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Potato and Osmosis Investigation

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Introduction Potatoes contain the enzyme Catalyse which catalysis the breakdown of Hydrogen Peroxide (H2O2) into oxygen and water, the equation for this is: 2H2O2 2H2O + O2 Catalyse Hydrogen Peroxide water + oxygen Catalyse The breakdown of the H2O2 is caused by the enzyme catalyse breaking it down using the lock and key theory. The lock and key theory is where, (in this experiment), the catalyse molecule has an 'active site' which part of a hydrogen peroxide molecule fits into (i.e. lock and key theory). Once a Hydrogen Peroxide molecule has met a catalyse molecule, chemical bonds form between them and then water molecules attack the bonds and weaken them. The hydrogen molecule then breaks up into water and oxygen. The oxygen given off is what we are going to measure in this experiment to calculate the rate of reaction (speed at which the reaction takes place) under certain conditions (in this experiment it will be temperature). This diagram is the enzyme breaking down the substrate, using the lock and key theory. This is what happens when the particles collide with each other (see paragraph below for information on how they collide). There are four different conditions in which the rate of reaction can speed up or slow down, and they are based on the idea of the collision theory. The collision theory is the theory that when particles collide with each other they will react. The more force they collide with the more likely they are to react instead of just bouncing off each other. The rate of reaction depends on how often and how hard the particles react, the more often the particles collide and react with each other, the faster the rate of reaction. There are four different conditions that can effect the rate of reaction by increasing, the chances of the particles colliding. The different conditions that can effect the rate of reaction are as follows: Concentration The stronger the concentration the faster the rate of reaction because there is more particles to be broken down, so more chance that they collide. ...read more.


it when cutting to avoid cutting yourself * Cut potato on a flat surface and not in hand to avoid cuts Method 1. Collect apparatus and set up as shown in diagram 2. With the 1cm borer, bore out some potato and cut 3 pieces with a scalpel to 1cm long. Each piece will have a surface area of 4.17cm2. 3. Add 3ml of H2O2 to each test tube using a syringe. 4. Place one test tube into a 40?C water bath using a test tube holder to hold it in there. Make sure the water is 40?C or as close as it can get. 5. Get the stopwatch ready and put 1ml of washing up liquid into a syringe. 6. Add a potato piece to the hydrogen peroxide and straight after, add the washing up liquid and start the stopwatch at the same time. 7. After one minute, pick up the test tube and measure the height of the foam (including the washing up liquid) with the ruler and record the results in mm. 8. Repeat after every minute until the tenth minute (include the tenth minute) and record results. 9. Do this in the 40?C water bath, 3 times using different test tubes. You do this to find an average. 10. Repeat the whole of the above procedure for 60?C, 80?C (both in a water bath), 20?C (about room temperature, so don't use water bath or ice) and 0?C (do this by putting the ice in the tub, and putting the test tube in with the ice. Try to get it as near to 0?C as possible, as it will not reach exactly 0?C). Record all results. Results Rate of reaction of the breakdown of H2O2, by catalyse in potatoes, over 10 minutes at 0?C Time/ Min Height of foam (including washing up liquid)/mm 1 2 3 4 Average (minus height of washing up liquid) ...read more.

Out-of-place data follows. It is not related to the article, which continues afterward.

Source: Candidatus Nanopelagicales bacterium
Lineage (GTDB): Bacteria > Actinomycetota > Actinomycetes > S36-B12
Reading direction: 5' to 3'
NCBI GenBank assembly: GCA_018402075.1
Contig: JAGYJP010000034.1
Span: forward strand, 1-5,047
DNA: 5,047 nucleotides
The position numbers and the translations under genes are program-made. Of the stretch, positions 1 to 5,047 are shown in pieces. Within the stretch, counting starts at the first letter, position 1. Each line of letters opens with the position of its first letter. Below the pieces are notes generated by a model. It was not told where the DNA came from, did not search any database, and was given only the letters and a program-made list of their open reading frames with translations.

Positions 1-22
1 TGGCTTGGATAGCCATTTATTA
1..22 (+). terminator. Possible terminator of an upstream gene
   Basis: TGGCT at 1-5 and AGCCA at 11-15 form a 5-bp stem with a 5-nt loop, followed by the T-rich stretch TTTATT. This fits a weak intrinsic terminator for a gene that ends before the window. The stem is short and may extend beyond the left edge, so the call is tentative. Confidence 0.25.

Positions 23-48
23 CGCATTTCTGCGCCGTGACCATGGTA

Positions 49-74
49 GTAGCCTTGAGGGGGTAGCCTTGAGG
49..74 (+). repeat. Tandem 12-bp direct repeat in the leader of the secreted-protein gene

This was not expected because the colder the experiment is done at, the slower the particles should move. So that means that the rate of reaction should be slower for a colder experiment but it was not. Possible reasons for this are that there was more catalyse in the piece of potato in the 0?C experiment than the 20?C experiment, causing the 0?C experiment to have a rate of reaction just as fast. If the experiment was done again, it could be improved in several different ways, like the catalyse being measured in the potatoes some how, to ensure that the amount of catalyse is equal in each experiment to make it a fair test. It could also be improved if I had more time to complete it and the cracked test tube result could be repeated. Also there should have been a lot more care in taking the results to avoid measuring poorly and maybe double check the measurement each time so there are no anomalous results. This experiment probably wasn't the most accurate ways of measuring the rate of reaction, however with more time the experiment could be improved by taking more results to be more accurate and doing the experiment at more temperatures. You could also take more results to find a more accurate average. Some other methods of measuring the rate of reaction is to measure the amount of oxygen given off by attaching a tube going to a syringe so when oxygen is given off the syringe will move back. Then you measure the distance it has gone back. I think this is a better way of measuring it because it is more accurate than just measuring the bubbles because some oxygen from the experiment can escape through the bubbles so your not measuring all the oxygen, so it is not a fair test. To further investigate the rate of reaction you could try it with different enzymes, particles and quantities of everything used to see which ones work best and to get more accurate results. ...read more.

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